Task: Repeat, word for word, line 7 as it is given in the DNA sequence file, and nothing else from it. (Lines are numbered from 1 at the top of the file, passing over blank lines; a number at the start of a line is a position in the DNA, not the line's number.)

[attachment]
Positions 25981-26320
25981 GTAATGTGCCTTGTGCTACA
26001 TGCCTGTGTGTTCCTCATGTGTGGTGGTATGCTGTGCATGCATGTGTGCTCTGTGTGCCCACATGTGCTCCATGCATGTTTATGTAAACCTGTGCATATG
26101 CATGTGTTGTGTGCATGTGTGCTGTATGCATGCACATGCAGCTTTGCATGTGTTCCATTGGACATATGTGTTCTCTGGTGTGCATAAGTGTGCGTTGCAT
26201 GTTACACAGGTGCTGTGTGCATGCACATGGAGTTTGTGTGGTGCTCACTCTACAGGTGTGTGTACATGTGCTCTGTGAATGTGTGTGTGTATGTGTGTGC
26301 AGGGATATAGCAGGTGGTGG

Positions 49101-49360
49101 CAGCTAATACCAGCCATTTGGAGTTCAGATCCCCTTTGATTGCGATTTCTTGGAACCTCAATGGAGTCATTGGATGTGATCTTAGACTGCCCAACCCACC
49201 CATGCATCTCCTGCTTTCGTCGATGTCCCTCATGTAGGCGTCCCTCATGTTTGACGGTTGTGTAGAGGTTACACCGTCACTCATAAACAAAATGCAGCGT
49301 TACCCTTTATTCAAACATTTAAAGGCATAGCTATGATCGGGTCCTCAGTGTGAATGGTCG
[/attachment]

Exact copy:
Positions 49101-49360